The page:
Work on Saturday. A 12-hour workday today. Tomorrow will most likely be much the same. I think something went sproink in my brain at work today. This is going to be a looooong week. Oh yeah. Sean transitioned to 2nd shift today. He’s working 3:30 – midnight for at least the near term future. We’re both going to be wiped by the end of the week.
Sean’s sick. A coworker came into work this week with laryngitis. By Friday, 5 people had called in sick in Sean’s group (there’s ~40 people in Sean’s group). Sean started feeling sick on Friday, but he still went into work. Since Friday, we’ve been on a downward trend. I made him sit out on our patio for a little while yesterday just to get some fresh air. Other than that, he didn’t leave the house.
Meals have consisted of warm foods that are soothing on the throat. Lunch was Asian chicken noodle soup. Dinner was the salsa verde braised pork. Breakfast this morning was bear mush (cracked red wheat berry hot cereal). Lunch will most likely be either mac ‘n’ cheese or more noodle soup. Hot tea, water and juice is all he’s drunken in the past 2 days.
Currently, Sean is taking Zicam to hopefully shorten the period he’s showing symptoms, generic Sudafed for the sinus pressure and congestion, and Delsym for the nasty cough that he’s got.
So, here’s the thing that gets me. Sean works in a call center. Call centers are most likely the worst place to work if you’re prone to illness because call center sick policies suck. If Sean has to call in sick tomorrow (which if I have anything to say about it, he will), he’s going to get a verbal warning. It doesn’t matter that if he went to a doctor, the doctor would recommend he stay home and rest. After this verbal warning, he can get away with calling in sick on Tuesday as well without retribution. If he calls in sick again within 60 days, he gets a written warning. If he calls in sick once more within another 60 days, he’s given a final written warning and after that, he’s gone. This rule is absolute. Even if a doctor writes a note indicating that this person has pneumonia and shouldn’t be leaving his hospital bed, Sean’s company will write that employee up. So, what does this lead to? Employees going into work sick and spreading their illness around to everyone else in the call center and then all of those newly sick people have to make the call to either a) come in and continue spreading the illness or b) stay home and get written up. There are better ways to write sick policies without leaving them open to be abused.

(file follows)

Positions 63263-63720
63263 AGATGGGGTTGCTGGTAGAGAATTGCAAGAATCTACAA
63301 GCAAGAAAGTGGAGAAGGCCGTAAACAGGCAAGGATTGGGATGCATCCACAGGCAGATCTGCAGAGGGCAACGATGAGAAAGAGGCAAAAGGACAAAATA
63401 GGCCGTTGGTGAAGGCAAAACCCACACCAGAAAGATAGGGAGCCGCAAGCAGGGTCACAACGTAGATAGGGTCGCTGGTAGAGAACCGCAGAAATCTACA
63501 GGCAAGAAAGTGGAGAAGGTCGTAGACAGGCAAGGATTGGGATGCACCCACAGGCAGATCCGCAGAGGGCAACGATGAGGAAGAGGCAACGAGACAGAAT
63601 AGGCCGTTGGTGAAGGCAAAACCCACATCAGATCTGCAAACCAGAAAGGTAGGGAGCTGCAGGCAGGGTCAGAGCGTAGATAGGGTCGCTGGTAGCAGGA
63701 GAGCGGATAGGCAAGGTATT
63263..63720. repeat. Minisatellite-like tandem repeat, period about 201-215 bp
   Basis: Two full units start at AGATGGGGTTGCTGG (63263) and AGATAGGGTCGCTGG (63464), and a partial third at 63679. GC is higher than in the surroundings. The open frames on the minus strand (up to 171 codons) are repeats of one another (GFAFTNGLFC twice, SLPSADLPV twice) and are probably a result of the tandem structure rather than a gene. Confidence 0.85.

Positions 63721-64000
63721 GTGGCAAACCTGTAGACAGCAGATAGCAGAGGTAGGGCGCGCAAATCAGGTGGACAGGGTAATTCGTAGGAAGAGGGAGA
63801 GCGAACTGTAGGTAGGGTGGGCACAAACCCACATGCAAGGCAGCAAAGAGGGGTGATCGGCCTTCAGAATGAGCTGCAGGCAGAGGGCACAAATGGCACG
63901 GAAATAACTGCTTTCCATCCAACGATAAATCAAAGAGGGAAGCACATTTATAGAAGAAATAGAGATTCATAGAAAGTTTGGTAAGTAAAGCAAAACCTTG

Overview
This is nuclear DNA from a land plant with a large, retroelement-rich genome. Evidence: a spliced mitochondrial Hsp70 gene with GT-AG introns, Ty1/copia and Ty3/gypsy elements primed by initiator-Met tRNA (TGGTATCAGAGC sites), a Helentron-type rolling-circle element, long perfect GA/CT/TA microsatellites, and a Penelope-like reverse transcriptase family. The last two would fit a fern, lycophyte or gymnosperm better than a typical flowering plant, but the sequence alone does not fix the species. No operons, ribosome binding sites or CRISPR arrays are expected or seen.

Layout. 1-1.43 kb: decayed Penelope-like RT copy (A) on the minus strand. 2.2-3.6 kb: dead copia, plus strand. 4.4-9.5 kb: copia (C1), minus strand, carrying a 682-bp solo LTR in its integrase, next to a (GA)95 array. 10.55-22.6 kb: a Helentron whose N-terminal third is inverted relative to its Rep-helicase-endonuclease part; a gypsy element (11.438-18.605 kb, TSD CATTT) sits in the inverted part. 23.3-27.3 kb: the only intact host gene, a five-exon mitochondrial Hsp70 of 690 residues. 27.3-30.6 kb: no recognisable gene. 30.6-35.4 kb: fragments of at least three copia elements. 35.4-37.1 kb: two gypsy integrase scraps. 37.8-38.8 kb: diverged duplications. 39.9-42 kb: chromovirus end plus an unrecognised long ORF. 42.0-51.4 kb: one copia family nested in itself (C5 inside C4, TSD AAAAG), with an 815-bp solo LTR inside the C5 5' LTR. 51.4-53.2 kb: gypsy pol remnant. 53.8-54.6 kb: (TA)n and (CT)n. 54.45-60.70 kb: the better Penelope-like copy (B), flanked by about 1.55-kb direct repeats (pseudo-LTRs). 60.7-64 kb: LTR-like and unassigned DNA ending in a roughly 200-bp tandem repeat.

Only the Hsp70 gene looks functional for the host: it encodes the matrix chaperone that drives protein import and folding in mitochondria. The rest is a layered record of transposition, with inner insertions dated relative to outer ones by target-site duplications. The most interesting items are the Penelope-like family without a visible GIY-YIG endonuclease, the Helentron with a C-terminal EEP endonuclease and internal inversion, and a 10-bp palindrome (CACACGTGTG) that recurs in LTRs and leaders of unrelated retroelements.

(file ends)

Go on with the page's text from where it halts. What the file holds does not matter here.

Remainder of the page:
Excuse me as I go get a cough drop, my throat’s starting to feel scratchy.
I have a note to pass along to the man that was standing behind me in the security line tonight. Chew with your mouth closed. Seriously. I do not want to listen to every smack of your gum in your mouth as you either try to subdue a nicotine addiction or just freshen your breath. You sound like a horse. From the conversation you were having with your friend, you don’t sound like you have an IQ higher than a horse. Actually, that’s derogatory to horses. To all horses reading this blog, I apologize. By the time I got to the front of the security line, I was about to reach into the man’s mouth and rip the gum out of it just to shut him up.
This, unfortunately, is not such a great post after my last post.
This story actually requires a little background. A couple of months ago, I was going on one of my usual business trips to Denver when I got bumped off the flight because the flight was overbooked. As a compensation, the gate agent offered either double the cost of my ticket towards future airfare purchases or a free round-trip ticket. I was assured (as were the two other people who also got bumped) that the round-trip ticket didn’t have black out dates and that it was really easy to use. We wouldn’t have any issues. We all chose the round-trip ticket.